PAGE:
Saturday, May 26, 2012

I've Been Diced! episode 34: Ben Hull

Ben Hull stops by for an in-depth discussion of his wargames, including Fields of Fire, the Musket & Pike series, and his upcoming operational game of the Thirty Years War. Plus, Ben throws in a recommendation for historical fiction buffs at the end. (c) 2012 Tom Grant

Monday, May 14, 2012

I've Been Diced! episode 33: Go east, middle-aged man!

Tom's trek across the continental United States is done, so we're back to blab about boardgames. In this episode, we catch up about the games we've been playing, from fishing fleets in the Atlantic (Upon A Salty Sea) to battling Brits in North Africa (Battle Academy). We find interesting parallels between FFG's A Game Of Thrones and Radiohead. Other games discussed include Mage Knight, Nightfall (physical and iOS), Ascension (iOS), Neue Heimat, Conflict Of Heroes (PC), 1989, Tonkin, and more. (c) 2012 Tom Grant

Sunday, April 8, 2012

I've Been Diced! And now a special announcement

In which your host explains why we're pressing the pause button briefly, as he makes his way from one side of the continent to another.

Tuesday, February 21, 2012

Hours of fun per gaming dollar

In the latest podcast, I proposed a measure for the value of games, the ratio of gaming hours per dollar. (Let's abbreviate this ration HPD, for convenience.) The HPD for a game like Mage Knight: The Boardgame is pretty high: out of the box, you get a very good game with a lot of depth. A lot to explore, even if there were only one scenario, but the designer provided several scenarios to explore, out of the box.

I'm repeating the phrase out of the box for a reason. The HPD for a game should depend on what you get, prior to any expansions. That's what makes the HPD very high for Mage Knight, and even higher for its granddaddy, Magic Realm. Good gravy, that game provides a lot of different dimensions to master, and a lot of different options to explore. Again, out of the box.

Which brings me to another recent publication, the new edition of Wiz-War from Fantasy Flight Games. I'm not such an old fogey that I swing my cane at any young whippersnapper of a designer who dares tinker with a time-honored classic. The tweaks in the FFG edition of Cosmic Encounter, for example, made sense, and were thankfully limited. Cosmic Encounter might have needed a tune-up, but not a brand new engine.

But some people can't help but open the hood and start pulling out parts. Decision Games has a bad track record of damaging games like Empires of the Middle Ages and Imperium through unnecessary changes. FFG altered the combat system for Dungeonquest for no good reason, and it seems as though Kevin Wilson went a rule too far with the new Wiz-War.  Over at Boardgame Geek, Rusty Ballinger provides a very balanced critique of this new edition, which unfortunately echoed some of my concerns when I started perusing my copy of the game.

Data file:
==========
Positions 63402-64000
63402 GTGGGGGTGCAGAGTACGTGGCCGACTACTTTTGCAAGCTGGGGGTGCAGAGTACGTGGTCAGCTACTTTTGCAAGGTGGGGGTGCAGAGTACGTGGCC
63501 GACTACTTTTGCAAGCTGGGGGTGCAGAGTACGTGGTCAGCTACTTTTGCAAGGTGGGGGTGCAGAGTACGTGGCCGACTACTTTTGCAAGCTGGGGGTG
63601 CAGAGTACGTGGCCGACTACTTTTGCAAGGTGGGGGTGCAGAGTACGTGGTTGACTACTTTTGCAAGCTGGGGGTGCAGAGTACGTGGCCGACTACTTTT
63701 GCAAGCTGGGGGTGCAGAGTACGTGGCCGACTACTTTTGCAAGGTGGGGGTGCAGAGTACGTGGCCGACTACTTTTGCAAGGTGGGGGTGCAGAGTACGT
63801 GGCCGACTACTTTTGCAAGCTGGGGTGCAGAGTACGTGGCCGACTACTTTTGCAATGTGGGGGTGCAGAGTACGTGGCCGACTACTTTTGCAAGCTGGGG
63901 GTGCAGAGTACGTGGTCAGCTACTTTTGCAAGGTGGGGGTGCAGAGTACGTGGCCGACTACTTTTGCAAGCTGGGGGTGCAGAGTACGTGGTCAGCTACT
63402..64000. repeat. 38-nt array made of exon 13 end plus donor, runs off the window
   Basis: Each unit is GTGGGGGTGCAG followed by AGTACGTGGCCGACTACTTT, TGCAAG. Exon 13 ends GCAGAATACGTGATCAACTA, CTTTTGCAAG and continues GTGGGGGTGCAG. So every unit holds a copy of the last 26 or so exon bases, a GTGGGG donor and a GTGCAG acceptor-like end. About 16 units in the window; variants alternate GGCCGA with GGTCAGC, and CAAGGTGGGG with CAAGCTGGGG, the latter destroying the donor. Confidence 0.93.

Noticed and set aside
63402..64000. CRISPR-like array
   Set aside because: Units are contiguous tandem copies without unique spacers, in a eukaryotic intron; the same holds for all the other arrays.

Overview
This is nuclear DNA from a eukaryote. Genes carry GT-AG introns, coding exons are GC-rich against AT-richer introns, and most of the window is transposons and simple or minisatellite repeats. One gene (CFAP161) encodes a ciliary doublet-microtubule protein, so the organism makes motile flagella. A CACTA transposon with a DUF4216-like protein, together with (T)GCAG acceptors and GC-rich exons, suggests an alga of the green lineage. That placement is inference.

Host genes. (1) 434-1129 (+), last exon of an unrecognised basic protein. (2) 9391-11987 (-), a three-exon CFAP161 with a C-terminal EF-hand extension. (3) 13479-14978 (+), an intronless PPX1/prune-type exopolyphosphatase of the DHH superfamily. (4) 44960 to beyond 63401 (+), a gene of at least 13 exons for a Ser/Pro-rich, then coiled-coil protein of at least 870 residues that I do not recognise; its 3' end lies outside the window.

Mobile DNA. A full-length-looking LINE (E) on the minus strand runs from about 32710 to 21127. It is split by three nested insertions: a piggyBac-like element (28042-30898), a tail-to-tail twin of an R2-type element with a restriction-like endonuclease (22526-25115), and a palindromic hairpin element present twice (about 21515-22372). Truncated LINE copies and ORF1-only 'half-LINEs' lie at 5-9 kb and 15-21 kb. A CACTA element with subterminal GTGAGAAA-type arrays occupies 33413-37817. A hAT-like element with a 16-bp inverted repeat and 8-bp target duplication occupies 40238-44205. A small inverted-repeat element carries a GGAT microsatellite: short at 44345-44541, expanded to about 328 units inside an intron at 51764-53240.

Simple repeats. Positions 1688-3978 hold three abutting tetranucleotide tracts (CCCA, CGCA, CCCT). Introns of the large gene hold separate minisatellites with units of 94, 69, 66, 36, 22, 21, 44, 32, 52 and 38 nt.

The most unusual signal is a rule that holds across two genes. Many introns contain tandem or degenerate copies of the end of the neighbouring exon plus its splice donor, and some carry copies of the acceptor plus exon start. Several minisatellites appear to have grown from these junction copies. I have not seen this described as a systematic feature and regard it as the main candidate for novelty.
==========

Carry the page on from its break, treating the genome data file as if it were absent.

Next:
Yes, I know, you can easily ignore some of the new rules. It doesn't cost you anything to change the victory conditions back to the classic "capture two chests." But there are other aspects of the new Wiz-War that, I fear, reduce the HPD ratio. Read Rusty Ballinger's review for some examples, and I'll add one of my own:

The old Wiz War might have been underproduced, but you sure got a lot of plays out of it.

The box was small, so it didn't take up too much room in your gaming closet. There were only two expansions, and each was relatively inexpensive. Even without the expansions, out of the box, you'd get a lot of plays out of the basic set. Which makes the HPD ratio even higher than it is with the new edition, almost by definition.

Given the choice, I'd rather have nicer components than uglier ones. But the components don't really add much to the HPD ratio. Sure, it gives you that "good all under" feeling when you first look at it, but how long does that frisson last? Especially when compared to more durable aspects of the game, like its replayability?

Nothing comes for free. You focus your attention on the components, and you invest less in other things -- like the rulebook. As Rusty Ballinger asks, "Dammit, you guys had twenty years to straighten out ambiguities  & questions; how could you leave old ones & add new ones!?" The answer to that question is, the rules were a lesser priority for this edition. Rules problems -- holes, ambiguities, changes, misinterpretations -- are a net loss in HPD terms. You're spending less time actually playing, and more time figuring out the right way to play. Ugh.

I've Been Diced! episode 32: Mage Knight

We heard that Mage Knight: The Boardgame was mildly popular, so we're providing an introduction to the game. What are the core rules, and how do they work together? What are some tips for beginning players? But first, we bemoan the frequency with which many recent games become unavailable. And later, Tom outlines his theory of gaming hours per dollar. Has that ratio gone up or down over time? Are we getting more or less out of the box? (c) 2012 Tom Grant